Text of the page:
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Lamar Trotti's onscreen credit reads "Produced and written for the screen by Lamar Trotti." According to contemporary news items, the rights to Walter Van Tilburg Clark's book were originally acquired in 1941 by Harold Hurley, a former Paramount producer who tried unsuccessfully to make a distribution deal with United Artists. Modern sources note that director William Wellman bought the rights from Hurley and then interested Twentieth Century-Fox production chief Darryl F. Zanuck in producing the story. Zanuck agreed on the condition that Wellman direct two other films for the studio, Thunderbirds and Buffalo Bill. A May 18, 1942 studio press release indicated that Preston Foster was to be cast in a "key role," and Hollywood Reporter news items note that Sara Allgood was originally cast in the role of "Jennie 'Ma' Grier," but was replaced by Florence Bates. Bates was then injured in a horseback riding scene, necessitating her replacement by Jane Darwell, who appears in the finished film.
A April 23, 1942 Hollywood Reporter item reported that due to "defense regulations hindering exterior shooting in the Hollywood area," the film would be shot in Nevada, but later items indicate a limited amount of location shooting was instead done at the Iverson Ranch in Chatsworth and in Lone Pine, both in CA. On August 10, 1942, Hollywood Reporter announced that production on the film would be shut down for a week or ten days "due to the $5,000-per-film limit on new construction materials." During the shutdown, already used sets were torn down so that their material could be re-used to build the mountain pass set. Studio publicity noted that the Ox-Bow Valley setting was "the largest set ever constructed" by Fox, and that it covered 26,703 feet.
According to information in the MPAA/PCA file for the film at the AMPAS Library, the PCA initially was reluctant to approve the script because of its suggestion that the sheriff condoned the lynchings. The treatment of the lynchings and the characterization of those participating were discussed by the PCA and the studio at great length, and in a June 9, 1942 letter, PCA director Joseph I. Breen advised studio public relations head Jason S. Joy that the script would be approved if: "Major Tetley's" suicide is retained, "thus constituting a punishment for the ring-leader of the lynching party;" there is an indication that the whole gang will be arrested; the character of "Gil" is rewritten to make him less callous and more active in trying to stop the lynchings; and "Davies'" denunciation of the killings is retained. A September 17, 1942 Hollywood Reporter news item commented on how unusual it was for the Hays Office to approve a film containing a lynching, and stated that "the early period  was partly responsible for the exception."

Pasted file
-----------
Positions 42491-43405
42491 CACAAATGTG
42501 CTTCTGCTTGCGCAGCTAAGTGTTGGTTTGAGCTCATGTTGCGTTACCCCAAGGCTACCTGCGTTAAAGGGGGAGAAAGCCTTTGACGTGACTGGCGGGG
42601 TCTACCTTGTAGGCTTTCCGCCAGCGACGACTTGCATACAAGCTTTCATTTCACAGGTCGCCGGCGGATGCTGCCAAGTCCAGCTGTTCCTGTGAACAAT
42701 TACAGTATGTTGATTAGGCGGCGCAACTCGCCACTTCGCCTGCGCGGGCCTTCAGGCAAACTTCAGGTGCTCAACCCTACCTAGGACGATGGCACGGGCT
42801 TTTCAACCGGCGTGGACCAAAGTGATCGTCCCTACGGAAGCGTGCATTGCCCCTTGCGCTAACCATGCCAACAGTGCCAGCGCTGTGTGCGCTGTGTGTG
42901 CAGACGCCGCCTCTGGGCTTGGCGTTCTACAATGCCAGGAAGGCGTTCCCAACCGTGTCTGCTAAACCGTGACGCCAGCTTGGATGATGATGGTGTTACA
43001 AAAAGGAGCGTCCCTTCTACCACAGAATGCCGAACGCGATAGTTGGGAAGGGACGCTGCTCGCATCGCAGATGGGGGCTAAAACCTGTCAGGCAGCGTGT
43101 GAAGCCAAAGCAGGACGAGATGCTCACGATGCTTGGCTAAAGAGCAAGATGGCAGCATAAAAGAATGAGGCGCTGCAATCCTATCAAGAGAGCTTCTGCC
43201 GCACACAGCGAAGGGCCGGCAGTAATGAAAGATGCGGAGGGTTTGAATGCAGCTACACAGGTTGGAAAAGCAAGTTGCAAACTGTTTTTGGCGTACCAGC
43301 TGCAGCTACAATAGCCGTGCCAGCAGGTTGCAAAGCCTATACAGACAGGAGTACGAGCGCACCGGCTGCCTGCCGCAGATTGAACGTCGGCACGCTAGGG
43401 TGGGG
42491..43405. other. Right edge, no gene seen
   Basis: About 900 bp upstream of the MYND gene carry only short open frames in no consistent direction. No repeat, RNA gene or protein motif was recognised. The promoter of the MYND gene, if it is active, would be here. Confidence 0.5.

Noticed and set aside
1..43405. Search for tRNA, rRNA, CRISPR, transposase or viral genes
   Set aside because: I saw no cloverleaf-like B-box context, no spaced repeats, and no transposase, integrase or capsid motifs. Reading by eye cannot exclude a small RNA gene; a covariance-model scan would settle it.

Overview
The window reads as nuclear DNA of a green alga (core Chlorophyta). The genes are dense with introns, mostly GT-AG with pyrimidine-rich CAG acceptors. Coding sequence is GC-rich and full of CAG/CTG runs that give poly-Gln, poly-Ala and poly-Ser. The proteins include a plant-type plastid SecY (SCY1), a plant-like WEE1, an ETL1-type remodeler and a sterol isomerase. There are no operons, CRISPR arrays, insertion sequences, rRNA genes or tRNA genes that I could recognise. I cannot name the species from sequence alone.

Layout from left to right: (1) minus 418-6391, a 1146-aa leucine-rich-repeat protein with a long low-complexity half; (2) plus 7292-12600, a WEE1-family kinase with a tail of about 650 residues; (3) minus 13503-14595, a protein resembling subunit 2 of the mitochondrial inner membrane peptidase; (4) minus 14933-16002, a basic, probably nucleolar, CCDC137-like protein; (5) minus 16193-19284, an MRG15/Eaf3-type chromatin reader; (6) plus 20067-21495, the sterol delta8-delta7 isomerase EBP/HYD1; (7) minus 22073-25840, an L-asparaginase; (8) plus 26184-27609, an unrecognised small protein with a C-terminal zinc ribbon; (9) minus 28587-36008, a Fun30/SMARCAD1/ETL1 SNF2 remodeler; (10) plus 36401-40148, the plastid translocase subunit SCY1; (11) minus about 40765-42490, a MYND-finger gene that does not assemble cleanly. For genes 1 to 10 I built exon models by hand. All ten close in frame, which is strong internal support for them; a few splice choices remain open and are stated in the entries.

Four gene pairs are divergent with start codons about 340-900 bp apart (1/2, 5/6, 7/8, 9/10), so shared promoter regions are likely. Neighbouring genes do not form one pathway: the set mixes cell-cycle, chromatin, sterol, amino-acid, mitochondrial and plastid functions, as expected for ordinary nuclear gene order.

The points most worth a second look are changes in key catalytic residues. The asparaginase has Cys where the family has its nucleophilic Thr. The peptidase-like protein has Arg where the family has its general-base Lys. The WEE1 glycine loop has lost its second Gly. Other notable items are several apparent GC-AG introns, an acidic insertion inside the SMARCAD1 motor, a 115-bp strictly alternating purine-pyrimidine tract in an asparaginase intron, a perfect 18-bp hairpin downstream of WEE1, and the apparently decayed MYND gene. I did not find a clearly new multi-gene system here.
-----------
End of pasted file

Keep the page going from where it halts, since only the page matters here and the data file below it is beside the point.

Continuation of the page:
A July 20, 1942 studio publicity synopsis indicates that early versions of the script included the suicide of "Gerald Tetley" and that the film was to end with the reappearance of "Rose Mapen" and her husband in the saloon rather than with "Gil" and "Art" leaving to take the letter to "Martin's" wife. A modern source notes that the contents of Martin's letter are not revealed in the book, but Wellman thought that it was important to make them explicit and had Trotti compose the letter. In the letter, Martin tells his wife: "Law is a lot more than words you put in a book, or judges or lawyers or sheriffs you hire to carry it out. It's everything people ever have found out about justice and what's right and wrong. It's the very conscience of humanity. There can't be any such thing as civilization unless people have a conscience, because if people touch God anywhere, where is it except through their conscience?"
According to a September 4, 1942 Hollywood Reporter news item, Henry Fonda was to do a special trailer for the film in which he would speak about Clark's novel. The Ox-Bow Incident, which marked the screen debut of stage actor William Eythe, was selected as the best drama film of the year by the National Board of Review. It also received an Academy Award nomination for Best Picture, but lost to Casablanca. Although the picture generally received positive reviews, commentators did note that it might not do well financially. The New York Times reviewer praised the "all-round excellent cast [which] played the film brilliantly," but noted that "it is hard to imagine a picture with less promise commercially." The Life reviewer commented that the film was "an unusual Hollywood product, lofty in its purpose, stark in its realism and slashing in its savagery. But it is likely that these very distinctions will make it unpopular." The Motion Picture Herald reviewer also stated that the picture was "a well produced and well acted film which May present a rather special selling problem." According to Wellman's autobiography, the picture did not return a profit to the studio until after it was well-received abroad and then re-released in the United States. A television version of the film, starring Robert Wagner and Cameron Mitchell, was adapted for the 20th Century-Fox Hour, broadcast in November 1955.